Find a Feature


Tiki's Best Cocktails


From classics to modern twists.


Mai Tai 


Mai Tai from Tiki Bordel - Picture: Addie Chinn

Made with dark rum, orange curacao, fresh lime juice and orgeat.

The Mai Tai is served around the world but often, sadly, it’s a sickly sweet abomination of what should be a balanced rum-rich cocktail. This drink was the subject of fierce debate between two Tiki obsessed bartenders, both now deceased, and possibly still is between their ardent followers. One was Don The Beachcomber and the other was Trader Vic.

Don’s recipe was called a Mai Tai Swizzle which popped up around 1933 and disappeared from his restaurant’s menu by 1937. Victor J. Bergeron, or Trader Vic, as he became known, had a restaurant in Oakland. While standing behind his bar there, in 1944, he felt the world needed a new drink, something to make merry with. And he wasn’t wrong, with war raging across Europe and the Pacific. Beginning with a 17-year-old Jamaican rum he added fresh lime, orange curaçao from Holland, a dash of rock candy syrup, and a dollop of French orgeat, for its subtle almond flavor. After shaking it up he gave two of these new drinks to visiting friends from Tahiti, one who took a sip and said, “Mai tai -- roa ae!” Which translates 'as out of this world.'

Vic always claimed he had no knowledge of Don’s earlier cocktail, but there’s pretty decent evidence to support both sides of the argument. Whatever you believe, Vic’s cocktail is certainly the better of the two recipes and it is the one which bartenders around the world know of today. 



Made with aged rum, cognac, orgeat, fresh lemon juice and fresh orange juice. 



Image from Tasting Table.

Made with Pussers rum, fresh orange juice, fresh lemon juice, coco lopez.

The story of the Painkiller belongs to an intriguing bar on Jost Van Dyke island in the British Virgin Islands. Without a dock, the usual way to reach this incredibly small bar is to swim in, ensuring all guests are nicely drenched by the time they order a drink. So is their money, hence the name; Soggy Dollar Bar.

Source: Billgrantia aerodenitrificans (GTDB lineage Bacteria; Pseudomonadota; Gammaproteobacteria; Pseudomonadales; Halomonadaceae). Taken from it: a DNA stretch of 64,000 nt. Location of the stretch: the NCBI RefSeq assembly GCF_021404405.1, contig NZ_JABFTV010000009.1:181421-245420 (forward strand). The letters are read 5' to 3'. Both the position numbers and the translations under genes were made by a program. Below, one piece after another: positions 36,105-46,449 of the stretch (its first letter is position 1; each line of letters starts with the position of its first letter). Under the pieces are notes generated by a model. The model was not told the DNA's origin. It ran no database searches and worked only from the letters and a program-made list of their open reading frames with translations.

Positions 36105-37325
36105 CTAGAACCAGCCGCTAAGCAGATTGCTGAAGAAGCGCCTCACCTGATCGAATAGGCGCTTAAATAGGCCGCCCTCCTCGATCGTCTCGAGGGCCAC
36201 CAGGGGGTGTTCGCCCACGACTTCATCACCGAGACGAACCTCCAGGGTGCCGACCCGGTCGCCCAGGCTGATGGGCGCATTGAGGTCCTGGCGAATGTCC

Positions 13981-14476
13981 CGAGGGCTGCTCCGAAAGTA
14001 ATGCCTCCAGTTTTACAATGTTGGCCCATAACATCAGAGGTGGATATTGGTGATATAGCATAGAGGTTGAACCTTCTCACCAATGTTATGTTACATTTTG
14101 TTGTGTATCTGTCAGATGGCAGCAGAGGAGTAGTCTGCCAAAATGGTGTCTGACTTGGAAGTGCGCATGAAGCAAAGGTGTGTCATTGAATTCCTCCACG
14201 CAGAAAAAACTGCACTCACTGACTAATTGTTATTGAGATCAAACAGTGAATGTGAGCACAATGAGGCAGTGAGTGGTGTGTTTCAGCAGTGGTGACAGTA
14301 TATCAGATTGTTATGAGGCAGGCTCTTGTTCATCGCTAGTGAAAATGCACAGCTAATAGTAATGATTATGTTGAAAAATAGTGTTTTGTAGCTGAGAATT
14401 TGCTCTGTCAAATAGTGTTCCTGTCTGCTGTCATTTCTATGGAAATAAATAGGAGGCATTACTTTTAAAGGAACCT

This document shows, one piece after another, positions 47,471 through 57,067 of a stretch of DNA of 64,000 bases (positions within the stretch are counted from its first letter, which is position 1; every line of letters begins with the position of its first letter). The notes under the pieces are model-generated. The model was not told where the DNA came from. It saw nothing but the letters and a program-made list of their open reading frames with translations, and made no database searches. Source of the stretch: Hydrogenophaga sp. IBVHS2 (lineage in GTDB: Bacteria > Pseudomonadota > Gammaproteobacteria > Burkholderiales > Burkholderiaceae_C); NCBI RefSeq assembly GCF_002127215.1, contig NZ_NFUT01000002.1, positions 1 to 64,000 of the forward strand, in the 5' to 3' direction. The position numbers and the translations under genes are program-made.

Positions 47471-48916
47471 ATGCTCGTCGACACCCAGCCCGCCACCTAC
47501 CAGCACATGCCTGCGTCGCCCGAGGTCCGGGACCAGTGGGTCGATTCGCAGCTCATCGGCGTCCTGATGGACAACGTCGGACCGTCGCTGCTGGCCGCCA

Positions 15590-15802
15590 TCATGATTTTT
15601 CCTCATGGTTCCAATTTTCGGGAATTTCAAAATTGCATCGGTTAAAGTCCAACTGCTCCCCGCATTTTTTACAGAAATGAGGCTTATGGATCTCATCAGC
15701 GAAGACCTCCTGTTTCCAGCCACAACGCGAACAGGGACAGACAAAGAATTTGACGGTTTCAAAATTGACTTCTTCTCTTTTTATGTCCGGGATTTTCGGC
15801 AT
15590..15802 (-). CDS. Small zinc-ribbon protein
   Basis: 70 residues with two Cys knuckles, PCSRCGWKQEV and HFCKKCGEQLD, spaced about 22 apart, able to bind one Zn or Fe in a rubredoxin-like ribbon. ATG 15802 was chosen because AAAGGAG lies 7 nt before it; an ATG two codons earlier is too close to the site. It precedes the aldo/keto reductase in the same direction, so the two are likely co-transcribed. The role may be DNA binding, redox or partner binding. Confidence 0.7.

The original owner, Daphne Henderson, was known throughout the islands for her cocktail creations, one of which was the Pussers’ Painkiller. Henderson always refused to tell anyone her secret recipe but eventually it was cracked, or at least nearly cracked, in the 1980s by Pusser's founder Charles Tobias. It’s still best enjoyed perched on one of the six seats at Soggy Dollar Bar, but if swimming to White Bay on Jost Van Dyke island isn’t feasible then order somewhere closer to home and bring the tropics to you. 



Zombie from Tiki Bordel - Picture: Addie Chinn

A blend of rums of all different ages, fresh lime juice, pineapple juice and sugar. The recipe varies from bar to bar, with some including a spiced mix known as Don's Mix, and others including different fruit juices. 

Fog Cutter


Made with rum, cognac, gin, fresh orange juice, fresh lemon juice and orgeat. 


The Chartreuse Swizzle

undefinedImage from Honestly Yum

Made with Green Chartreuse, Velvet Falernum, fresh pineapple juice and fresh lime juice.

Dirty Banana


A of Rum-Bar Gold and overproof rums, a coffee kick from Kahlua and a healthy dose of both fresh banana and Lejay banana liqueur. Avaliable at Spirit of Tiki.

Artichoke Hold


Made with Jamaican rum, Cynar, elderflower liqueur, fresh lime juice and orgeat.

Skip the Shake


A concoction of Skipper Rum mixed with milk and maple syrup.Avaliable at Spirit of Tiki.


Stay Informed

Enter your email address below to keep updated with the latest news from DrinkUp.London